Now let X be a continuous random variable. Then, since the probability that
X takes the precise value x is zero, there is no difference between P(X ≤ x) and
P(X < x).
Proposition 3.5 The c.d.f. is an increasing function (this means that F
X
(x) ≤
F
X
(y) if x < y), and approaches the limits 0 as x →−∞ and 1 as x →∞.
56 CHAPTER 3. RANDOM VARIABLES
The function is increasing because, if x < y, then
F
X
(y) −F
X
(x) = P(X ≤y) −P(X ≤x) = P(x < X ≤y) ≥0.
Also F
X
(∞) =1 because X must certainly take some ﬁnite value; and F
X
(−∞) =0
because no value is smaller than −∞!
Another important function is the probability density function f
X
. It is ob-
tained by differentiating the c.d.f.:
f
X
(x) =
d
dx
F
X
(x).
Now f
X
(x) is non-negative, since it is the derivative of an increasing function. If
we know f
X
(x), then F
X
is obtained by integrating. Because F
X
(−∞) = 0, we
have
F
X
(x) =
Z
x
−∞
f
X
(t)dt.
Note the use of the “dummy variable” t in this integral. Note also that
P(a ≤X ≤b) = F
X
(b) −F
X
(a) =
Z
b
a
f
X
(t)dt.
You can think of the p.d.f. like this: the probability that the value of X lies in a
very small interval from x to x +h is approximately f
X
(x) · h. So, although the
probability of getting exactly the value x is zero, the probability of being close to
x is proportional to f
X
(x).
There is a mechanical analogy which you may ﬁnd helpful. Remember that
we modelled a discrete random variable X by placing at each value a of X a mass
equal to P(X = a). Then the total mass is one, and the expected value of X is
the centre of mass. For a continuous random variable, imagine instead a wire of
variable thickness, so that the density of the wire (mass per unit length) at the
point x is equal to f
X
(x). Then again the total mass is one; the mass to the left of
x is F
X
(x); and again it will hold that the centre of mass is at E(X).
Most facts about continuous random variables are obtained by replacing the
p.m.f. by the p.d.f. and replacing sums by integrals. Thus, the expected value of
X is given by
E(X) =
Z

−∞
x f
X
(x)dx,
and the variance is (as before)
Var(X) = E(X
2
) −E(X)
2
,
where
E(X
2
) =
Z

−∞
x
2
f
X
(x)dx.
It is also true that Var(X) = E((X −µ)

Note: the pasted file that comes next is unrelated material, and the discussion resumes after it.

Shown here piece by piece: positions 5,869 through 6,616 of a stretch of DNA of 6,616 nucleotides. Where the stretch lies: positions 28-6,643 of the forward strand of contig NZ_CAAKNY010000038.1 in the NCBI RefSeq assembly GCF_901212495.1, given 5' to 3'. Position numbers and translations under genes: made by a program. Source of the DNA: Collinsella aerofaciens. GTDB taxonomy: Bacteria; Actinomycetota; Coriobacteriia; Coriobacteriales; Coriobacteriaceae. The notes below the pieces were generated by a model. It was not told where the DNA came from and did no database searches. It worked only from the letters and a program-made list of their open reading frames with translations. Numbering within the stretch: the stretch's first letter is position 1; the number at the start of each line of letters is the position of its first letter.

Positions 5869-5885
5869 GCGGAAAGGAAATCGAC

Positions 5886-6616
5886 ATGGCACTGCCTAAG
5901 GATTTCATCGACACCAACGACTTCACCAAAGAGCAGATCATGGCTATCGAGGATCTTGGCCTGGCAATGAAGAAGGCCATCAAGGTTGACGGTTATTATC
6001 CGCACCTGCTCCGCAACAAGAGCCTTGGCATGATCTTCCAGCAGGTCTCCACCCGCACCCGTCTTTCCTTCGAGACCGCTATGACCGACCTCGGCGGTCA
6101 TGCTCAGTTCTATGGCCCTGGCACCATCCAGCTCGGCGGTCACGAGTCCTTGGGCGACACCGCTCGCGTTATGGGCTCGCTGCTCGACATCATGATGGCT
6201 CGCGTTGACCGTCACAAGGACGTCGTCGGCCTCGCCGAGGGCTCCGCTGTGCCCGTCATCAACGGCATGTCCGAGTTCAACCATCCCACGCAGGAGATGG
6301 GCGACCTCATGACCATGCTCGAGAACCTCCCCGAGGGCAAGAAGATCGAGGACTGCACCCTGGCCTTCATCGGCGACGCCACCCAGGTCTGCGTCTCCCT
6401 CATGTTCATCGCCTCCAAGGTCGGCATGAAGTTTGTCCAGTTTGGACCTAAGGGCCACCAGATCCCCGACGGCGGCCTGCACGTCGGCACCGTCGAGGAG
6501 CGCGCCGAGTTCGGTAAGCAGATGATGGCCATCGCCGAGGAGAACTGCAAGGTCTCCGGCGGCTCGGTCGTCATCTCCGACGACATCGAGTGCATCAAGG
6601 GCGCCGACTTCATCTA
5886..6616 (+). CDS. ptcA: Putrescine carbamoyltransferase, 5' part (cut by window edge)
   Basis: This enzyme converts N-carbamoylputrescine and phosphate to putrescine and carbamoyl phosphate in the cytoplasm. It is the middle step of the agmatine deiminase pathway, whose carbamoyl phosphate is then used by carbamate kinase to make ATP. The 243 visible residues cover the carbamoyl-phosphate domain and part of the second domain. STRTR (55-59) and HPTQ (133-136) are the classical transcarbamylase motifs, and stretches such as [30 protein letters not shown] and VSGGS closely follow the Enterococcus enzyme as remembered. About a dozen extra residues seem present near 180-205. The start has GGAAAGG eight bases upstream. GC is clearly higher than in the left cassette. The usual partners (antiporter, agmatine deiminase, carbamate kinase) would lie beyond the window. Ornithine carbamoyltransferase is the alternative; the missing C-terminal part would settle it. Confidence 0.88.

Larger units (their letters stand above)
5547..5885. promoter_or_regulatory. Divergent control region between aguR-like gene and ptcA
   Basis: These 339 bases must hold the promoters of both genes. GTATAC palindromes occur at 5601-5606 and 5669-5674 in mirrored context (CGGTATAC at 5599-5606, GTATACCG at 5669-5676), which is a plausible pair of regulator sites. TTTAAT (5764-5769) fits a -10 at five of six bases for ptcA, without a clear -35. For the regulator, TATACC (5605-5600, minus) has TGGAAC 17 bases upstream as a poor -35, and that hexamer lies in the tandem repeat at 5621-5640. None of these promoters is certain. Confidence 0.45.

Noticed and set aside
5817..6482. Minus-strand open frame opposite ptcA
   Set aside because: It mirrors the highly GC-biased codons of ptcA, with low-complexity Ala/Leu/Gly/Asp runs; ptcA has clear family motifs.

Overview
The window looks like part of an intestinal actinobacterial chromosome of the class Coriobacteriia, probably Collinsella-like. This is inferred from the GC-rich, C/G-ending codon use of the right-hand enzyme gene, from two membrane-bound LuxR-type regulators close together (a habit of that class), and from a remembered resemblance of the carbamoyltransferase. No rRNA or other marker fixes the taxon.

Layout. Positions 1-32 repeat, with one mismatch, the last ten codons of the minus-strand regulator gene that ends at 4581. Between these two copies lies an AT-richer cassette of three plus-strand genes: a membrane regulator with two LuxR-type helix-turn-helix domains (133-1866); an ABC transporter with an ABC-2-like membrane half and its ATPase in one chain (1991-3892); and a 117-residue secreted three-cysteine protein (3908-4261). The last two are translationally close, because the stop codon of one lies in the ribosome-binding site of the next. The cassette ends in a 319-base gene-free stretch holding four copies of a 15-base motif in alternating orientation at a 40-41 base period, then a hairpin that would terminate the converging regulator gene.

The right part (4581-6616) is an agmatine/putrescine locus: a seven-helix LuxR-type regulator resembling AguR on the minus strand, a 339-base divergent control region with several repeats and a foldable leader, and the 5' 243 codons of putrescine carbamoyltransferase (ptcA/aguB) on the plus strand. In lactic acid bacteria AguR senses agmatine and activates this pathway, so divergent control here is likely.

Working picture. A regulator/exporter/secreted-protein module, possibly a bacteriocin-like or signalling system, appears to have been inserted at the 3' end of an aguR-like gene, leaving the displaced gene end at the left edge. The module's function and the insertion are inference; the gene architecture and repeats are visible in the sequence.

2
), where µ = E(X).
3.7. MEDIAN, QUARTILES, PERCENTILES 57
We will see examples of these calculations shortly. But here is a small example
to show the ideas. The support of a continuous random variable is the smallest
interval containing all values of x where f
X
(x) > 0.
Suppose that the random variable X has p.d.f. given by
f
X
(x) =
_
2x if 0 ≤x ≤1,
0 otherwise.
The support of Xis the interval [0, 1]. We check the integral:
Z

−∞
f
X
(x)dx =
Z
1
0
2x dx =
_
x
2
¸
x=1
x=0
= 1.
The cumulative distribution function of X is
F
X
(x) =
Z
x
−∞
f
X
(t)dt =
_
0 if x < 0,
x
2
if 0 ≤x ≤1,
1 if x > 1.
(Study this carefully to see how it works.) We have
E(X) =
Z

−∞
x f
X
(x)dx =
Z
1
0
2x
2
dx =
2
3
,
E(X
2
) =
Z

−∞
x
2
f
X
(x)dx =
Z
1
0
2x
3
dx =
1
2
,
Var(X) =
1
2

_
2
3
_
2
=
1
18
.
3.7 Median, quartiles, percentiles
Another measure commonly used for continuous random variables is the median;
this is the value m such that “half of the distribution lies to the left of m and half to
the right”. More formally, m should satisfy F
X
(m) = 1/2. It is not the same as the
mean or expected value. In the example at the end of the last section, we saw that
E(X) = 2/3. The median of X is the value of m for which F
X
(m) = 1/2. Since
F
X
(x) = x
2
for 0 ≤x ≤1, we see that m = 1/

2.
If there is a value m such that the graph of y = f
X
(x) is symmetric about x =m,
then both the expected value and the median of X are equal to m.
The lower quartile l and the upper quartile u are similarly deﬁned by
F
X
(l) = 1/4, F
X
(u) = 3/4.
Thus, the probability that X lies between l and u is 3/4−1/4 = 1/2, so the quar-
tiles give an estimate of how spread-out the distribution is. More generally, we
deﬁne the nth percentile of X to be the value of x
n
such that
F
X
(x
n
) = n/100,
58 CHAPTER 3. RANDOM VARIABLES
that is, the probability that X is smaller than x
n
is n%.
Reminder If the c.d.f. of X is F
X
(x) and the p.d.f. is f
X
(x), then
• differentiate F
X
to get f
X
, and integrate f
X
to get F
X
;
• use f
X
to calculate E(X) and Var(X);
• use F
X
to calculate P(a ≤ X ≤ b) (this is F
X
(b) −F
X
(a)), and the median
and percentiles of X.
3.8 Some continuous random variables
In this section we examine three important continuous random variables: the uni-
form, exponential, and normal. The details are summarised in Appendix B.
Uniform random variable U(a, b)
Let a and b be real numbers with a <b. A uniform random variable on the interval
[a, b] is, roughly speaking, “equally likely to be anywhere in the interval”. In other
words, its probability density function is constant on the interval [a, b] (and zero
outside the interval). What should the constant value c be? The integral of the
p.d.f. is the area of a rectangle of height c and base b −a; this must be 1, so
c = 1/(b−a). Thus, the p.d.f. of the random variable X ∼U(a, b) is given by
f
X
(x) =
_
1/(b−a) if a ≤x ≤b,
0 otherwise.
By integration, we ﬁnd that the c.d.f. is
F
X
(x) =
_
0 if x < a,
(x −a)/(b−a) if a ≤x ≤b,
1 if x > b.
Further calculation (or the symmetry of the p.d.f.) shows that the expected value
and the median of X are both given by (a +b)/2 (the midpoint of the interval),
while Var(X) = (b−a)
2
/12.
The uniform random variable doesn’t really arise in practical situations. How-
ever, it is very useful for simulations. Most computer systems include a random
number generator, which apparently produces independent values of a uniform
random variable on the interval [0, 1]. Of course, they are not really random, since
the computer is a deterministic machine; but there should be no obvious pattern to